Ever since Microsoft departed from Windows Phone OS, the tech giant has been working with Android to tap into the growing mobile device market. Through partnerships with Samsung, it has worked to connect its platform with Android. However, some features Samsung has hoarded for themselves.
Most of Windows' Android integration can be found in the Your Phone app. Preinstalled on Windows 10, this app lets you see notifications, photos, and more from your computer. Messaging is limited on most Android phones, but with the Galaxy S20, you can send and receive just about any message from your computer.
- PC running Windows 10 October 2018 Update or later
- Samsung Galaxy S20, S20+, or S20 Ultra
With a PC running the October 2018 Update or later, you already have the Your Phone app on your computer. The same is true of your Galaxy S20, which has the Your Phone Companion app preinstalled when you take it out of the box.
With your Galaxy S20 on the same network as your computer, swipe down twice from the top of your screen to fully expand the Quick Settings menu. Tap the "Link to Windows" tile here — you may need to swipe left or right to find it on the second or third page of tiles. From there, tap "Link your phone and PC."
Now, select "Sign in with Microsoft" and log in with the Microsoft account credentials you use on your Windows PC. When the permission prompts appear, choose "Allow" on each one.
On your computer, open the Your Phone app from the Start menu. The app will attempt to find and connect with your phone. When it does, a prompt will appear asking you to connect to your computer; hit "Allow." If everything is done correctly, your Galaxy S20 will be redirected to the Link to the Windows Settings page with it toggle enabled. On your computer, the Your Phone app should show five options: "Notifications," "Messages," "Photos," "Phone screen," and "Calls."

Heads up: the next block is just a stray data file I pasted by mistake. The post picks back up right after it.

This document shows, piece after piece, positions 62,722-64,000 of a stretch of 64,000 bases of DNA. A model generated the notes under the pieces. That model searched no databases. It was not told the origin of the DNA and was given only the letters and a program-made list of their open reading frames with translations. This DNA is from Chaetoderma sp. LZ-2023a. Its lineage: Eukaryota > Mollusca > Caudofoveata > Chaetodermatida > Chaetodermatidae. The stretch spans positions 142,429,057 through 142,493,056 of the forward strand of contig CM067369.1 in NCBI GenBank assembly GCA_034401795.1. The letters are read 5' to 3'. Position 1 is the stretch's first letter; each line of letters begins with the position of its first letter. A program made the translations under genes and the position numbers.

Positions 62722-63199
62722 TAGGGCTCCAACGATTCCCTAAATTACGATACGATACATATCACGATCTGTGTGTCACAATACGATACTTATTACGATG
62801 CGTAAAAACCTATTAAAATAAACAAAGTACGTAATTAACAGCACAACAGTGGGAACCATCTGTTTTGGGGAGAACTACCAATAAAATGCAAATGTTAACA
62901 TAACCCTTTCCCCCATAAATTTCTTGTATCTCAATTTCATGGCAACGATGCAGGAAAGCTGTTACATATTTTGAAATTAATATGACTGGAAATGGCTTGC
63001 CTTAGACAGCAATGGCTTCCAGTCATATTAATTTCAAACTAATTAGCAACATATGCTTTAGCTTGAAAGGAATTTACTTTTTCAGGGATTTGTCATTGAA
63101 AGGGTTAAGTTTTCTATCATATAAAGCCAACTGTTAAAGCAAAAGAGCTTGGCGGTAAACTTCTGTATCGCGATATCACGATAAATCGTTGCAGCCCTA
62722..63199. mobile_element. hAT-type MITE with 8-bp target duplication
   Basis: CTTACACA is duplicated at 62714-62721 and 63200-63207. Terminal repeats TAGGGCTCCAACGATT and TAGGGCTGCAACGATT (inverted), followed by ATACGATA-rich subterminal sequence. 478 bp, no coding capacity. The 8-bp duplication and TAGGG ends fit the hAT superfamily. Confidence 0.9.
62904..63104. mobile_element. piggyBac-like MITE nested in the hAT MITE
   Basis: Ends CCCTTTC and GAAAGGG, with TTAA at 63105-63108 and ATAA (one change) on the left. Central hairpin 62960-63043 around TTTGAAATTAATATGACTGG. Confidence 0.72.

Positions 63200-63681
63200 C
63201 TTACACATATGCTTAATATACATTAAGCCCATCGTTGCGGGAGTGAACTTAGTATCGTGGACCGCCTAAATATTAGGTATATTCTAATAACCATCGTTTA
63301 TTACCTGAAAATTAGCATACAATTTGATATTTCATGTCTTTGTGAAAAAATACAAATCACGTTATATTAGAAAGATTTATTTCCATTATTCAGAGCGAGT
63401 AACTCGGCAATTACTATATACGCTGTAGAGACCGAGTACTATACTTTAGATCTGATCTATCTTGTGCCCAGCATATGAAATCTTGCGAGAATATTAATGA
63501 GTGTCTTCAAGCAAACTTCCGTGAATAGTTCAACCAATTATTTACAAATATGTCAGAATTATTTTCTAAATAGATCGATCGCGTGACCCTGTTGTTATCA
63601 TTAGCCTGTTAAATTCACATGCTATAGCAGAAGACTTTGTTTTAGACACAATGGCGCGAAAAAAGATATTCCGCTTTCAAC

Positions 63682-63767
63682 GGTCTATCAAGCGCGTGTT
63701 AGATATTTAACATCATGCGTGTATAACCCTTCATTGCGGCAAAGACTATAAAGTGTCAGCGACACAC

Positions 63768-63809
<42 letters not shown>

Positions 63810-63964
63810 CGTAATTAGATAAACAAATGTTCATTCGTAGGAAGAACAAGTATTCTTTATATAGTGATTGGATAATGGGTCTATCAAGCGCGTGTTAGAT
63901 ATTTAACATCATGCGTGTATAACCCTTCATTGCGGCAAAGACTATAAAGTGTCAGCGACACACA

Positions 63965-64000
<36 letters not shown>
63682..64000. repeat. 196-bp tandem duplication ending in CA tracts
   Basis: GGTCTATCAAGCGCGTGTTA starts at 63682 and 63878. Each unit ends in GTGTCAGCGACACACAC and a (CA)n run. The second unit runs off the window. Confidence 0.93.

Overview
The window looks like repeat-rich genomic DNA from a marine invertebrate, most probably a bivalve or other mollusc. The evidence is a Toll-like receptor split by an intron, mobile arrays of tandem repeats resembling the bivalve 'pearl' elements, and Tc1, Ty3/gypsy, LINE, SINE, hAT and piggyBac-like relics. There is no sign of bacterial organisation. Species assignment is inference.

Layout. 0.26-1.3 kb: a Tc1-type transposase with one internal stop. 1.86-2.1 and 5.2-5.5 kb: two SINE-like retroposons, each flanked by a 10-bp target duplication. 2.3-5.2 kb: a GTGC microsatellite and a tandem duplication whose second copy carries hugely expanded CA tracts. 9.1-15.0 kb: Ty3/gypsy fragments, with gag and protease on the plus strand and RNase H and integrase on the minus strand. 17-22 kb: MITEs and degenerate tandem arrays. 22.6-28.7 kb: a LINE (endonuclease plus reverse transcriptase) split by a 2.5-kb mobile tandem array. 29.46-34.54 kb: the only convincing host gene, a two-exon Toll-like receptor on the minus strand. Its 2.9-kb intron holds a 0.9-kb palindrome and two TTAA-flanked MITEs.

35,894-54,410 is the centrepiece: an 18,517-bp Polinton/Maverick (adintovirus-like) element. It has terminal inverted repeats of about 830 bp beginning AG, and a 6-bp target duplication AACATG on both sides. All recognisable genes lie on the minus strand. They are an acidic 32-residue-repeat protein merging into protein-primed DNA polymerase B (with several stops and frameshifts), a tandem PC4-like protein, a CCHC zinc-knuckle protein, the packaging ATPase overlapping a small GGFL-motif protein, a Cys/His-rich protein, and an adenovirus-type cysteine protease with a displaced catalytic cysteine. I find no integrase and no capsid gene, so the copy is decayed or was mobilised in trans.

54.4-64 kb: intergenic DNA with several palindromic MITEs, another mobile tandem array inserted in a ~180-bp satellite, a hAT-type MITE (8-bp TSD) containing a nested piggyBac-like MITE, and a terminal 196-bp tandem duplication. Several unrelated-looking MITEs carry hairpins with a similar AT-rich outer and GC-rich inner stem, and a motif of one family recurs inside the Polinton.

With the Your Phone app for Windows, you can send and receive SMS messages from your computer. Head to the Messages tab and a prompt will be sent to your phone asking you to allow Your Phone to access this data. Hit "Allow," and your SMS messages will appear on your computer.
Use "New Message" to craft a new text message. Your previous conversations will also appear in the Your Phone app, which you can select to continue your conversation. Using the app, you can send emojis, GIFs, and photos (from either your phone or computer).
But what makes your Galaxy S20, S20+, and S20 Ultra unique is RCS, or Rich Communications Services, the evolution of SMS. Think of it like iMessage for Android. It's a web-based messaging service that is tied to your carrier number.
Samsung implemented support for this new messaging standard in their Messages app. Microsoft followed suit by allowing for RCS messaging to be sent and received using Your Phone when paired with a Galaxy S20, S20+, or S20 Ultra.
To send RCS messages, your default messaging app must be Samsung Messages. Your carrier must also support RCS messaging, which unlike RCS via Android Messages, is limited. Sprint, US Cellular, and Google Fi support RCS Universal Profile. Verizon and T-Mobile support RCS, but only with other phones on their network. For more information on carrier support, see the link below.
The problem with the messaging tab is that it is limited to SMS, MMS, and RCS. In this day and age, with so many third-party messaging apps, this isn't enough. WhatsApp, Signal, Telegram, and others don't display your texts in the Messages tab. But thanks to Samsung's partnership with Microsoft, there is another exclusive feature that works around this limitation.
Phone Screen is available to only a select number of Samsung smartphones. This feature lets you mirror your phone to your computer and interact with it using your computer peripherals. You won't be able to perform multi-finger gestures such as pinch to zoom (unless you have a trackpad that supports multi-touch gestures or touch screen monitor), but for all other gestures, you can perform using a mouse or trackpad.
To take advantage of this feature, choose "Phone Screen" and select "Display phone screen." Choose "OK" on the prompt, and after a few seconds, your phone's screen will display on your computer. From here, use your mouse, trackpad, or touch screen monitor to navigate within your phone to a messaging app. In the textbox, instead of the default keyboard appearing, use your computer's keyboard to craft your message.